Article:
How much does this cost: Hvað kostar þetta?

I’m sorry: Fyrirgefðu 

I’m looking for: Ég er að leita að 

Can you help me: Getur þú hjálpað mér

I don’t understand: Ég skil ekki

English Words

Excuse Me

My name is

Nice to meet you
 

How are you?

I’m good, thank you

How much does this cost

I’m sorry

I’m looking for

Can you help me

I don’t understand

Icelandic Words

Afsakið

Ég heiti

Gaman að kynnast þér

Hvernig hefur þú það?

Ég hef það gott, takk

Hvað kostar þetta

Fyrirgefðu

Ég er að leita að 

Getur þú hjálpað mér

Ég skil ekki

Icelandic Pronunciation

Af-sah-kith

Yeh-gh hey-tih

Gham-ahn ah-th kihn-ah-st th-yeh-r

kveh-r-nih-gh heh-f-ih-r th-uh th-ah-th

Yeh-gh heh-f th-ah-th goh-t, tah-k

Kv-ah-th coh-stah-r theh-tah

Fih-r-ih-r-gef-thu

Yeh-gh eh-r ah-th lay-t-ah ah-th

Gay-th-ur th-uh h-eow-lp-ah-th m-yeh-r

Yeh-gh skee-hl eh-k-ee

Learn basic greetings in Icelandic

Hello: Halló  

Hi: 

Good morning: Góðan daginn

Good evening: Gott kvöld 

Goodbye: Bless

Bye: Bæ 

English Word

Hello

Hi

Good morning

Good evening

Goodbye

Bye

Icelandic Word

Halló

Góðan daginn

Gott kvöld

Bless

Icelandic Pronunciation

Hah-low

Hi

Go-thah-n die-in

Goh-t kv-eu-ld

Bleh-s

Bi

What language is closest to Icelandic?

Icelandic is a North Germanic language, meaning it’s related to languages like Danish, Norwegian, Swedish, and Faroese. Icelandic is further rooted in the Old Norse and remains closest to Norwegian and Faroese.

Are there Apps or Websites that Can Help Me Learn Icelandic?

Whether you reside in Iceland, plan to visit, or simply hold an interest in the Icelandic language, numerous online resources are accessible to aid your learning journey. Here you can find a list of resources to help you learn Icelandic.

 

A summary of the Icelandic language

Overall, the Icelandic language is unique, with a rich cultural history and background. The preservation of the language is a point of pride for Icelandic people, and despite it being challenging to learn, many foreigners have been able to grasp it. The above words provide a good starting point for learning the language. Still, to fully immerse yourself in learning Icelandic, many schools offer classes, such as Mímir language school and The University of Iceland.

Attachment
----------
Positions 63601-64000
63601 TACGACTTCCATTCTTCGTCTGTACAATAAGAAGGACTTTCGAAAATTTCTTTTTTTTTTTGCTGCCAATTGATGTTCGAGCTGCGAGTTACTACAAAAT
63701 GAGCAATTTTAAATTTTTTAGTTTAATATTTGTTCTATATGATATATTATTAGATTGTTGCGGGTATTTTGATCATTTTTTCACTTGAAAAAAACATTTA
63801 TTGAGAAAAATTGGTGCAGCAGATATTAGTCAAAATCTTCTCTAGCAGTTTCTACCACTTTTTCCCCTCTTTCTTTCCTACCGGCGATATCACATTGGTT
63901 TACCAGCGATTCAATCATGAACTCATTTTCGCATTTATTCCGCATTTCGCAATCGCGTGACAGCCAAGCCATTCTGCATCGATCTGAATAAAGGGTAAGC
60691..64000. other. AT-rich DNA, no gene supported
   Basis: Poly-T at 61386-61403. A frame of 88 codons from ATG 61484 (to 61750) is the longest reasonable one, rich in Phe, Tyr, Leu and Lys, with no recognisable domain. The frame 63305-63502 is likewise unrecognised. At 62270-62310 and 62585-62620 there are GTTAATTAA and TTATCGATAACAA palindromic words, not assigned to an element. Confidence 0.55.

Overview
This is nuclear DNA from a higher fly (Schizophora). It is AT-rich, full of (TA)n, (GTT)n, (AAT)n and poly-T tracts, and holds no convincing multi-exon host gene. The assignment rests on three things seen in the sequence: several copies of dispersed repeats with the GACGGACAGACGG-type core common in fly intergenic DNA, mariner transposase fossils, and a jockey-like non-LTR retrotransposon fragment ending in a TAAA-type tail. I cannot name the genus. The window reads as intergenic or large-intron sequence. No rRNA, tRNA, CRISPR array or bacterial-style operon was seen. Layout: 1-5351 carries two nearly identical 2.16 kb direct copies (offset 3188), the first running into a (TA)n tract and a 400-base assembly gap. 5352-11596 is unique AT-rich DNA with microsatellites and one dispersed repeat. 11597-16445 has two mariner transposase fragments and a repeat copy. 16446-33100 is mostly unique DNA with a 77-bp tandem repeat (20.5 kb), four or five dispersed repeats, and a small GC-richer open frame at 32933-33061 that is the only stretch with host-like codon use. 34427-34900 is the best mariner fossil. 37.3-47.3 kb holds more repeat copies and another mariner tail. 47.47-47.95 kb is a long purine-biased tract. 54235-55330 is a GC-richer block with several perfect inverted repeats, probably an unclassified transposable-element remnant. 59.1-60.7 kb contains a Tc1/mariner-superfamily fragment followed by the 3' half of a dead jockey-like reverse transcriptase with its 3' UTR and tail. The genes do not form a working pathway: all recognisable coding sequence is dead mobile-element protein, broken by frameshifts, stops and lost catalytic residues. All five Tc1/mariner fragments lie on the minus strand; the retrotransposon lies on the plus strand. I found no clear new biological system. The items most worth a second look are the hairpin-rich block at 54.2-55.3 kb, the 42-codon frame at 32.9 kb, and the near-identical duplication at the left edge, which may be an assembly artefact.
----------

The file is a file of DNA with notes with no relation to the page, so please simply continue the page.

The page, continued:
Iceland to Tighten Asylum Regulations

Guðrún hafsteinsdóttir

The Icelandic government aims to reduce the number of applications for international protection and asylum with a new series of measures presented today. The processing time for applications for international protection will be shortened to 90 days on average and “efficient deportation” will be implemented, according to a government press release. A special team will review around 1,400 pending applications from Venezuelan citizens, and most will be rejected, the Minister of Justice stated.

Tightening legislation on asylum seekers

The measures could, in part, be seen as a follow-up to legislation on immigration passed earlier this year, which tightened regulations on asylum seekers and has been criticised by human rights groups. Seven ministries are involved in the implementation of the new measures: the Ministries of Justice, Social Affairs and Labour, Universities and Innovation, Health, Infrastructure, Culture and Trade, and Education and Children.